If a freshly planted seed has soil and water and time to develop a good root system it can withstand a great many stresses. But if not, there is little hope. Last year I planted 8 fruit trees and a dozen roses. Seven of my fruit trees hung in there. One did nothing. When I finally pulled it up I could see that no roots had developed. The same with a rose bush that did not make it. I do not know why the others succeeded where these did not, but these clearly could not draw nurture from the soil, had no vitality to produce leaves, much less fruit or flowers in some future year. They remained sticks in my back yard.

Enthusiasm is natural when we experience some great blessing. It might be faith or it might be a new job, a new home, a new love. There is the period of "limerence" or infatuation. Everything is so rosy, so full of promise, ripe with potential. When we are in that state we are not likely to foresee obstacles, hidden shoals, limitations, or contrary indications.

When trials, failures, and questions arrive it becomes difficult to cling to this new thing if we have not established roots. What may have sprung up easily at first simply cannot last for long.

I have wondered about many in the Episcopal Church or some other Anglican province who came in from some other background (and all are welcome!) yet have not had either the opportunity or the inclination to develop Anglican roots. I am thinking of folks who may be attracted to sacraments or our liturgy or our sense of historical continuity yet are still, at heart, Calvinists or charismatics with only the thinnest veneer of Anglicanism. Or perhaps they came from the Roman side and desired a touch more freedom yet remain uncomfortable to Anglican messiness with no central curia to bring it under control.

This is a delicate subject. Having come to Anglicanism from a Baptist background, I was viewed with great caution by commissions on ministry and standing committees. They wanted to be sure I was not still more Baptist than Episcopalian and I had difficulty convincing them. To me it was silly because I had always been a high-church, sacramental Baptist (I know, utter oxymorons) who gladly jettisoned most of my Protestant trappings as I "swam the Thames." Nonetheless, I was sure of who I was. I had read, as I have shared here before, the BCP and all the trial liturgies from cover to cover, and the Constitution and Canons likewise. I was a student of Church history and knew a fair amount of the history of doctrine. I deeply appreciated an approach to theology that involved a constant dialogue among Scripture, tradition, reason, and the concrete present situation in which one lived, worshiped, served, and theologized. I had long since abandoned an approach that pulls verses out of context and applies them haphazardly and with great assertion of authority. I had studied the Bible, the issues involved in its development and transmission, and the history of its interpretation. In the Anglican ethos I found a true home. The broad embrace of our via media was important to me as we lived with the tension of being finite yet growing together in grace, of not having final answers yet being loved and transformed by the One who transcended both question and answer.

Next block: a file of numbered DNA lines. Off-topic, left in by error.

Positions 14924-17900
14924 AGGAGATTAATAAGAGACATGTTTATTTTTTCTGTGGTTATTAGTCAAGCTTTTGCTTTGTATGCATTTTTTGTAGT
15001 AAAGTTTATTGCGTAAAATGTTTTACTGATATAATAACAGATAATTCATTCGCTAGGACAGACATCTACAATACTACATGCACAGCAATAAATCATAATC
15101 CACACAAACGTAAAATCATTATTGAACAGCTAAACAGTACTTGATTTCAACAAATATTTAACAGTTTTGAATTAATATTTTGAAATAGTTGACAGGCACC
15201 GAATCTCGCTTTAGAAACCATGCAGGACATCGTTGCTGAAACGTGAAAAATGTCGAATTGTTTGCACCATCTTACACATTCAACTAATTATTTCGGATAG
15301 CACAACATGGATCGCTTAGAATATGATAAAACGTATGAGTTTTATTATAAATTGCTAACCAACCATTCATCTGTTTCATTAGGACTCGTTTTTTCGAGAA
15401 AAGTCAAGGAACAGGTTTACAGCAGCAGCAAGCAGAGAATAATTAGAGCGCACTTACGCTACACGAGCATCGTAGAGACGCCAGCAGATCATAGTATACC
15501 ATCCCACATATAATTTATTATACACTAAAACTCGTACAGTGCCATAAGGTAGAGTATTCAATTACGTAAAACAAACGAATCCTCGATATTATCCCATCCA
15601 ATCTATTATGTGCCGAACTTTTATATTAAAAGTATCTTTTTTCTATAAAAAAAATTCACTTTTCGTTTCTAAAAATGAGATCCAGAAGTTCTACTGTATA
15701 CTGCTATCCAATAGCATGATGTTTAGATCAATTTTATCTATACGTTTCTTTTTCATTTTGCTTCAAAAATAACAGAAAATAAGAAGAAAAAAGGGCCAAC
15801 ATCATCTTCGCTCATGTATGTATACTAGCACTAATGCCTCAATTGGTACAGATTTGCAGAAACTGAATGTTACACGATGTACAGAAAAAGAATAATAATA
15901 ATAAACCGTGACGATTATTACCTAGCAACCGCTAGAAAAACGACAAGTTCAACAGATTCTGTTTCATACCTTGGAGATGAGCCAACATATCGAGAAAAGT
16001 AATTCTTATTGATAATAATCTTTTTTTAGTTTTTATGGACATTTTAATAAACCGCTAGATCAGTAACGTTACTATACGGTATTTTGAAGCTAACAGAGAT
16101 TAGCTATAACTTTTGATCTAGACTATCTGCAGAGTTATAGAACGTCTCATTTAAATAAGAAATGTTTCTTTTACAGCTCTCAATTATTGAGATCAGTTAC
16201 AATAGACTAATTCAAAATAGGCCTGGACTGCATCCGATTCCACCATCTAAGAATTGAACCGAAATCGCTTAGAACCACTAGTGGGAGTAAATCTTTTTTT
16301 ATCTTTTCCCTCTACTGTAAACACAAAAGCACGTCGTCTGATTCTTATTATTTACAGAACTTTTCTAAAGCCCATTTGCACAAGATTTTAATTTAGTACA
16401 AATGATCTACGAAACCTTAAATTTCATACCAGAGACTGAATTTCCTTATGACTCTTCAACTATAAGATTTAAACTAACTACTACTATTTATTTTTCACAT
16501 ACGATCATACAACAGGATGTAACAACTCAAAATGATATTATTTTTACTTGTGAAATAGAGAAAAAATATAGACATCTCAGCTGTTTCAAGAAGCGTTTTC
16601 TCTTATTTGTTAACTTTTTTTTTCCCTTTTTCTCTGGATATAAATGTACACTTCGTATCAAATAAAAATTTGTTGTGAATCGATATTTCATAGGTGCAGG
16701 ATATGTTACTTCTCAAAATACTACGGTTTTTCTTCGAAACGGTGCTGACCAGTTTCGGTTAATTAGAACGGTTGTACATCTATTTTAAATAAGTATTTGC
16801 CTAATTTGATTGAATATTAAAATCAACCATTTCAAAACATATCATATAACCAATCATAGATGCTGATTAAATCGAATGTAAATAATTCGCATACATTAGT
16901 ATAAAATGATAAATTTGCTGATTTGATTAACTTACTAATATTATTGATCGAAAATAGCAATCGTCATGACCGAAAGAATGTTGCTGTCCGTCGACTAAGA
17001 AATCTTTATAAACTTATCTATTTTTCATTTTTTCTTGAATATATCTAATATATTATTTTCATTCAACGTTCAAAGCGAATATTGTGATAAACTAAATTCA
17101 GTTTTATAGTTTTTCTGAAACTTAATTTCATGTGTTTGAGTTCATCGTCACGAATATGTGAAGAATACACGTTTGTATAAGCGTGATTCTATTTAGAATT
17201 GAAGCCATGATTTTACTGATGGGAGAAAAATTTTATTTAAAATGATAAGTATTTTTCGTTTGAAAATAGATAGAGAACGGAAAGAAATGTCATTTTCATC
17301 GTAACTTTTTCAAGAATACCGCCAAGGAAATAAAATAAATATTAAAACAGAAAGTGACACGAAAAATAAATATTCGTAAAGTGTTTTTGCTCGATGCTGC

I do not think the Anglican ethos, as I have known it, is a true home for many. They do not seem to have the roots that can live with both wet and dry periods, with stresses of hot and cold, with attacks both above and below the soil line. Their frustration and discomfort lead to demands to remake the Anglican family into something it has not hitherto been. Perhaps at this point I should shift the analogy to that of the branches grafted on, as St Paul described the nations grafted onto the rootstock of Israel. Some grafts onto the Anglican stock do not seem to be taking well. What I find problematic is their desire to change the rootstock to conform to these grafts.

I myself am a graft, not a native Episcopalian. Perhaps I am blathering and spouting nonsense. But I toss it out there anyway. Just thoughts occasioned by a few verses from today.

I wrote to you in my letter not to associate with sexually immoral persons— not at all meaning the immoral of this world, or the greedy and robbers, or idolaters, since you would then need to go out of the world. But now I am writing to you not to associate with anyone who bears the name of brother or sister who is sexually immoral or greedy, or is an idolater, reviler, drunkard, or robber. Do not even eat with such a one. For what have I to do with judging those outside? Is it not those who are inside that you are to judge? God will judge those outside. ‘Drive out the wicked person from among you.’